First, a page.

“Our observation is that in the oceans and seafood space, there has been a lot of investment in [recirculating aquaculture systems] and bigger-type stuff, and that there are a lot of people interested in the space who have maybe done one deal or two deals to dip their toe in it, but that lots of people don’t know how to underwrite the risk in the oceans,” Danaher said. “We don’t fully understand it ourselves. Seafood is different than beef, cattle, corn, or soy, and people don’t know how to underwrite for it. So there are lots of people out there looking to trust us to do due diligence on track records … [These are] people who are interested in following on, but not that many [of them] are interested in wanting to lead. Very humbly, we would like to help lead the sector so in five, six, seven years we have another 100 investors and couple dozen funds more heavily involved in seafood.”

Mettler said the fund has yet to narrow its scope to any particular part of the seafood industry, saying they are “still deciding” where the best opportunities lie.

“The seafood industry is worldwide. We’re open to wherever that takes us,” he said. “Sustainability is one idea we’re locked into, and traceability is another, because those are important from a consumer standpoint throughout the value chain.”

Wild-catch fisheries and aquaculture are receiving equal attention from S2G, both globally and domestically in the United States. Likewise, at this early stage, Mettler said the fund is equally interested in finfish and shellfish, seaweed and algae, and even cellular aquaculture, or the culturing of living cells from fish tissue to create lab-grown meat without having to slaughter live animals.

Danaher said the fund has identified a first cut of sectors across seafood and ocean health that hold particular opportunity for S2G, and that she and Mettler are now drilling down on “their opportunity for impact, where their profile matches our fund’s mission.”

“A lot of funds are very narrow and have a very specific investment thesis, because the sector is broad and in a lot of ways very nascent,” she said. “We want a balance. We don’t want to be too specific because otherwise, we will lock ourselves out of opportunities. And the deal-flow is not as robust for being such a new young venture, so we also need to hone in on sectors to build up our expertise and knowledge base.”

One advantage S2G has in moving into the seafood industry is that “its markets are already developed, for the most part,” Danaher said.

“You have to look at your potential market as you build the product, but with seafood, the markets are there, and it’s really about better utilization of natural resources.” she said. “That is one of the reasons this is so exciting to us.”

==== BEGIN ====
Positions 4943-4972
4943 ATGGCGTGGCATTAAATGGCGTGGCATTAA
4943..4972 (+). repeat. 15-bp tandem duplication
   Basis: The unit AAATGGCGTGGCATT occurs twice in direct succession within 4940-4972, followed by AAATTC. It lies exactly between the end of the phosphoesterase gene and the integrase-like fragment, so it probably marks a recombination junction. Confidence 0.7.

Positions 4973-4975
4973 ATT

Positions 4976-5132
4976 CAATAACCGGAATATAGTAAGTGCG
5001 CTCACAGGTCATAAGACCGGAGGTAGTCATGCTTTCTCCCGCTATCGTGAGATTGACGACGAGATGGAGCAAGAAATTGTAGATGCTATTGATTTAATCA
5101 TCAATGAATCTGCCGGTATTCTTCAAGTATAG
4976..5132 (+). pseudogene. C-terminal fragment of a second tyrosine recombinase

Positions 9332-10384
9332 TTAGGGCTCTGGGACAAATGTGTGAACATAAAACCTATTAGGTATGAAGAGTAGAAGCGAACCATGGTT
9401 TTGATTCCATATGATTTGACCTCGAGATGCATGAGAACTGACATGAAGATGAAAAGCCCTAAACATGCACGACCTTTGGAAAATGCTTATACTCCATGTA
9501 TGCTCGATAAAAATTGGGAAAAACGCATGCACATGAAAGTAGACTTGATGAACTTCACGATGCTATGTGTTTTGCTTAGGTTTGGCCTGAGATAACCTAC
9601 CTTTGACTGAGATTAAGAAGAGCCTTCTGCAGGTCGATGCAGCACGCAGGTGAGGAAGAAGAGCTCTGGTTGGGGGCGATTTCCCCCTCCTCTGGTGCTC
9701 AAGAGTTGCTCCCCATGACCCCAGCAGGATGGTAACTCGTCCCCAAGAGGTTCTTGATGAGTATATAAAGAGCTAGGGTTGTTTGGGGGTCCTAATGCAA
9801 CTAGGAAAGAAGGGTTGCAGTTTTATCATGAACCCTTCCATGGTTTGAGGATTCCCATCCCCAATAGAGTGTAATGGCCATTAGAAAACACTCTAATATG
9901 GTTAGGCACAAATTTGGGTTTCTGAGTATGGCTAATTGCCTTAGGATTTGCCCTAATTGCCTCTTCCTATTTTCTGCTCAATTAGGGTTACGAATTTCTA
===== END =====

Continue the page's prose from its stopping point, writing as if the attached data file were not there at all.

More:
The COVID-19 crisis has “created a lot of opportunity” for capitalized investors like S2G, Mettler said.

“[The pandemic] has created a push for advancement of new products and ways of getting products to consumers and to market. We’ve also seen a renewed emphasis on food safety practices, and more interest in understanding the quality and safety of products and where they’ve been throughout the supply chain,” he said. “From an investment standpoint, we're seeing some companies going through difficult times. That’s not something we want to take advantage of, but we would like to help some companies that have great potential but maybe going through a little bump in the road.”

One prerequisite of an S2G investment is a sustainability component, Danaher said.

“Every investment we make has to have potential to have significant impact,” she said. “We still have to define thisd, and it may just be a projected impact, because we’re going to be doing some early-stage investment, but we have to believe going to have an impact, whether that’s on climate, social practices and behavior, or other sustainability-related goals.”

S2G feels responsibility to push the ball forward on sustainability movement in seafood, Danaher said.

“We have to prove conscious capitalism works – that we can grow a business and do good at the same time – because there’s just not enough philanthropic capital out there to solve the problems our world faces. If we can’t figure out how to solve this through commercial means, we have no real path forward,” she said. “We do see these worlds colliding, as we’re seeing Goldman Sachs and KKR launching impact funds. Our challenge is, how do we find companies we can get behind that can both create a positive impact and hopefully down the road get larger pools of capital so we can help other companies do the same?”

That challenge was a core reason behind Mettler’s move from Silver Bay Seafoods, which grew significantly in stature and size under the leadership team in which Mettler served beginning in 2016, after a 12-year stint at KeyBanc Capital Markets.

“This kind of opportunity really doesn’t happen that frequently,” he said. “It’s a marriage of my operational experience at Silver Bay and my prior 12 years of seafood investment experience at KeyBanc. This is my opportunity to make a much broader, more systematic change throughout the industry.”

Danaher said the example of what Silver Bay did to the commercial seafood sector in Alaska is one that S2G would like to follow.

“They made so many changes that essentially ended up creating more efficiencies, which led to a better bottom line, and a lot of that is now shared with fishermen,” Danaher said. “We absolutely want to invest in innovation and disruption like what Silver Bay did in Alaska. We’re looking at opportunities to invest in companies that we can help to create behavioral change from the inside-out in a way that will positively affect everyone involved and the world more generally.”

Photos courtesy of S2G Ventures